on. Washington State junior quarter-
back Ryan Leaf announced at a news
o&nference last Friday that he will
foxgo his final season of eligibility
and enter the NFL draft. Meanwhile,
-sources said Michigan junior corner-
'back and Heisman Trophy winner
Charles Woodson will make a similar
announcement this week.
Leaf and Woodson played major
roles in last Thursday's Rose Bowl -
which No. I-ranked Michigan won,
21-16, to capture a share of its first
national title since 1948 - and in
their teams' sterling seasons. Both
plyers are expected to be top-five
pi'ks in the draft.
Woodson isn't expected to

. of in

announce his decision until Friday.
When asked after the game what his
intentions were, he said only, "I'll tell
you next week." Two players said
Woodson had made his decision
before the game,<
with one saying,
"He's gone:'
Michigan Coach
Lloyd Carr con-
firmed last Friday
that Woodson has
made his decision,
but Carr would not
confirm that
Woodson will enter
the draft. He did Woodson
say, however, that Woodson's
announcement "will not be a sur-
Woodson became the first primari-
ly defensive player to win the
Heisman and was a threat at corner-

back, at wide receiver and on special
teams. He played best in big games
and in big situations, serving as a cat-
alyst for the Wolverines' run to their
first 12-0 record in history. His inter-
ception in the end zone during last
Thursday's second quarter stopped
the Cougars from taking a 14-0 lead
and gave his team the momentum it
needed to win.
Before the Rose Bowl, Carr spoke
of Woodson's two-way talent and said,
"It's going to be interesting how he's
used at the next level. He's a special
player, and I think he'll make an
Leaf is almost certain to make an
immediate impact in the NFL, but giv-
ing up his final year of eligibility was-
n't easy.
"I don't want to leave college foot-
ball, but every player has to make the
decision about when it's time to move

on," said Leaf, who was flanked by his
parents and Coach Mike Price at the
Cougars' hotel here. "Playing pro
football has always been a dream for
me, and with all the new experiences
in new cities com-
ing up in the pros,
only the best lies
While leading
his team to its first
Rose Bowl since
the 1930 season, ,
and back from last
year's 5-6 record,
Leaf threw for
3,968 yards and 34 Leaf
touchdowns as the Cougars finished
10-2. The Heisman finalist was 17 of
35 for 331 yards in the Rose Bowl,
with one interception and one touch-
Leaf came close to staying for a

fifth year, even though he is just 16
credits short of a degree and likely
will graduate this spring. When
Woodson's name was called at the
Heisman presentation in New York
last month, Leaf turned to Price and
said, "Coach, I want to stay."
The tradition of college football,
Leaf said, made him "emotional" at
that moment, but the advice Leaf was
given in the end was enough to con-
vince him it was time to go.
"I didn't know if I was ready or
mature enough," said Leaf, who
walked off the field last Thursday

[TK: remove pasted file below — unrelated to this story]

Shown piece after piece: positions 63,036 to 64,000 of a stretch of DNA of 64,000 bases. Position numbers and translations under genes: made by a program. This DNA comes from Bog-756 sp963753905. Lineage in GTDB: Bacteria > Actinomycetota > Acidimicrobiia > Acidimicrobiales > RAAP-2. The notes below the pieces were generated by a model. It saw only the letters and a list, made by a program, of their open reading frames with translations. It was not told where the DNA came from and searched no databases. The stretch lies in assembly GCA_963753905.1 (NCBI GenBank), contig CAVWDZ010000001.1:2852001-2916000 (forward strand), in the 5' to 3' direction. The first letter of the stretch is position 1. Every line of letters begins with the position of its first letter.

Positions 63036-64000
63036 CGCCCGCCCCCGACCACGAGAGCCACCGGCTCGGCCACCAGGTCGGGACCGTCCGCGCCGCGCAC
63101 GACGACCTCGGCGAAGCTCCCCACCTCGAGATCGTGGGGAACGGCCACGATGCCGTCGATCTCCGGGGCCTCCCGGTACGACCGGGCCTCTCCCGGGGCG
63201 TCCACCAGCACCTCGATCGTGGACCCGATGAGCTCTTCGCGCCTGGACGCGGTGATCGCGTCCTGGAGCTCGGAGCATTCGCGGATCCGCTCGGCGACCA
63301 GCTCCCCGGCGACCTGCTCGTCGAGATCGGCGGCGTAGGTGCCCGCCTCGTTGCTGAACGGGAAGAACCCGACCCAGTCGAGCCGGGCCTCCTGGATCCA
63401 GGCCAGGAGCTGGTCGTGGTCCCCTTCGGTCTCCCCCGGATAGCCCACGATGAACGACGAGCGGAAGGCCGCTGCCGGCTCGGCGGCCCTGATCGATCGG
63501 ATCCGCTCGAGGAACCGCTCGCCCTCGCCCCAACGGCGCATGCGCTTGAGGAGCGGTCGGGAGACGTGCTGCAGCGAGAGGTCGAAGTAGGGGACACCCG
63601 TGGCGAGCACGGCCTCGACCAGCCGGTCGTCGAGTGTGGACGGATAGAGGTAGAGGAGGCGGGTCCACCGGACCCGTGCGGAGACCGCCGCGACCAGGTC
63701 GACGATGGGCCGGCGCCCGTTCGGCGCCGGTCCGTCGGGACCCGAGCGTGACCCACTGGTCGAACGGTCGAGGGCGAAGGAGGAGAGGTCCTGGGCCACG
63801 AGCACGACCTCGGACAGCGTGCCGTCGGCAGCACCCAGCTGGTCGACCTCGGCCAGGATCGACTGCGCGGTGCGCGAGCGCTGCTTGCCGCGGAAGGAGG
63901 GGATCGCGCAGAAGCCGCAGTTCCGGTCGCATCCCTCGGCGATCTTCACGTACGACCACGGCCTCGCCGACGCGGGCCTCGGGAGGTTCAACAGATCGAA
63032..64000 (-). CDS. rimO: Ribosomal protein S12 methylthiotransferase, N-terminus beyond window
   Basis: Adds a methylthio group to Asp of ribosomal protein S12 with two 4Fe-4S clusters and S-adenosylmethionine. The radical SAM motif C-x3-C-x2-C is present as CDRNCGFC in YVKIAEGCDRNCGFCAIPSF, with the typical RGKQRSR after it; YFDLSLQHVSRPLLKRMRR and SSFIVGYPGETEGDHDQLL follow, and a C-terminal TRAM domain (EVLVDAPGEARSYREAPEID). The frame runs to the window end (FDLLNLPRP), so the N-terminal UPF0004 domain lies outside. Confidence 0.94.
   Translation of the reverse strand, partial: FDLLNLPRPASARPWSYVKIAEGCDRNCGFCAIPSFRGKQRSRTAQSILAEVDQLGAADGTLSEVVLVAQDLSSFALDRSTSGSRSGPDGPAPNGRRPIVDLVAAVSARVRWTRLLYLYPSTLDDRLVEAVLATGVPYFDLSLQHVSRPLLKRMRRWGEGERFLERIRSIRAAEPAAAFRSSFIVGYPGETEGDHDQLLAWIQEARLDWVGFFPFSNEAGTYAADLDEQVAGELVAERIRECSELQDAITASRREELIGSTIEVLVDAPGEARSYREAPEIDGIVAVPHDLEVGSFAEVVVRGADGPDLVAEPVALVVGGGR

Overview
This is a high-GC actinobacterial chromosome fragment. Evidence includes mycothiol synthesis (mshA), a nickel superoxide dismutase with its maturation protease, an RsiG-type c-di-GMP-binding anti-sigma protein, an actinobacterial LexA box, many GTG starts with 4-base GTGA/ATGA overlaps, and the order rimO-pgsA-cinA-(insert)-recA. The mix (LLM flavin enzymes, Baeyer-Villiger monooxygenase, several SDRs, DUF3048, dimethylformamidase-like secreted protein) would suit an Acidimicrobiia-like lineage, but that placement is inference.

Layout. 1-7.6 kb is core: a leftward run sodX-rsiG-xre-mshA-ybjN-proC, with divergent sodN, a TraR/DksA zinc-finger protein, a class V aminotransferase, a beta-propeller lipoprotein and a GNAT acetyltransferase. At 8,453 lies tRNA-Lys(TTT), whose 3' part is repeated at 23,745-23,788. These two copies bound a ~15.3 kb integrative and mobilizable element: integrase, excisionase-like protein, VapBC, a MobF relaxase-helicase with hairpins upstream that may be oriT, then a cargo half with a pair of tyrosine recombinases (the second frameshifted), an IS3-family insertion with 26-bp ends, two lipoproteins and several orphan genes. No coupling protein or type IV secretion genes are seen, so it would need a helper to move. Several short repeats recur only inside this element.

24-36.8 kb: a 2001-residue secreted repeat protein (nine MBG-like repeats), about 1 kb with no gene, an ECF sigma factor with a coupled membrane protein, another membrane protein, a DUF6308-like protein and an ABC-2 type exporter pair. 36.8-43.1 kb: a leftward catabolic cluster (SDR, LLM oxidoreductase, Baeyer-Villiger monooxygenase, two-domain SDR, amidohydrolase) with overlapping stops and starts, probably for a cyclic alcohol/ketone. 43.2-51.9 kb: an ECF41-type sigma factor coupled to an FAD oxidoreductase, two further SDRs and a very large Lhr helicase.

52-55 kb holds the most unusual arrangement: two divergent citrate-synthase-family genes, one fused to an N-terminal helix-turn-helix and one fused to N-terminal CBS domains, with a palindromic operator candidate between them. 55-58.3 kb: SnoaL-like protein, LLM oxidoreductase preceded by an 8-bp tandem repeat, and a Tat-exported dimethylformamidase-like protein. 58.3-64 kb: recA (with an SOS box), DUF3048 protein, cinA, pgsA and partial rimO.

blowing goodbye kisses to the
Washington State fans. He will be rep-
resented by agent Leigh Steinberg. "I
wouldn't have done this if people did-
n't tell me I was ready to leave. It was-
n't like, 'Maybe you could.' They said,
'I know you're ready.' That was what
put me over the top."

1932, finished 8-0. Outscored
opponents, 123.13. Coached by
Harry Kipke. Future President
Gerald Ford's first year as a letter-
1933, finished 7-0-1. Outscored
opponents, 131-18. Tied
Minnesota, 0-0.
1947, finished 10-0. Disputed
national title. The Wolverines fin-
ished No. 1 over Notre Dame in a
special post-bowl poll by receiving
nearly two-thirds of the votes. The
AP recognizes the Irish as national
champions, however. Michigan
outscored is opponents, 394-53.
Coached by Fritz Crisler.
1948, finished 9-0. Coach*
Bennie Oosterbaan's first team
took over the No. 1 spot six
weeks into the season by defeat-
ing Navy, 35-0. Notre Dame, the
previous No. 1, defeated Indiana,
42-6, that week. Michigan
outscored its opponents,
49 years of fighting
through frustration*
Since Michigan won the national
championship in 1948, the
Wolverines came close several
times. But until this year, they
hadn't gotten the prize.
1964, finished 9-1 and No. 4 in
final Associated Press poll. Lost
one game, 21-20, to Bob Griese's
Purdue Boilermakers, who ended
up 6-3.
1970, finished 9-1and No.9
In a matchup of undefeated
teams, lost to Ohio State, 20-9.
Buckeyes went to Rose Bowl
ranked No. 2 and lost to Stanfor.
. 1971, finished 11-1 and No.6.
Perfect season ruined in 13-12
Rose Bowl loss to Stanford.
Hearts were broken by a Stanford
field goal with 16 seconds left.
No. 1 Nebraska defeated No. 2
Alabama in the Orange Bowl.
N 1972, finished 10-1 and No. 6.
Took a 10-0 record Into Ohio State
game and lost, 14-11. Teams tied
for conference title, and Big Ten
athletic directors voted to send
Buckeyes to Rose Bowl. Defense
allowed just 57 points all season.
1973, finished 10-0-1 and No.
6. Tied No. 1-ranked Ohio State in
season finale, 10-10, and teams
tied for Big Ten title. Conference
athletic directors again voted to
send Buckeyes to Rose Bowl.
Outscored opponents, 330-68.
1974, finished 10-1 and No. 3.
Outscored opponents, 324-75, and
took 10-0 record into Ohio State
game. Lost, 12-10.
1976, finished 10-2 and No. 3.
Was undefeated and ranked No. 1
until 16-14 loss to unranked
Purdue on Nov. 6. Later lost'in
Rose Bowl to Southern Cal.
Outconretopone nt. 49.Qg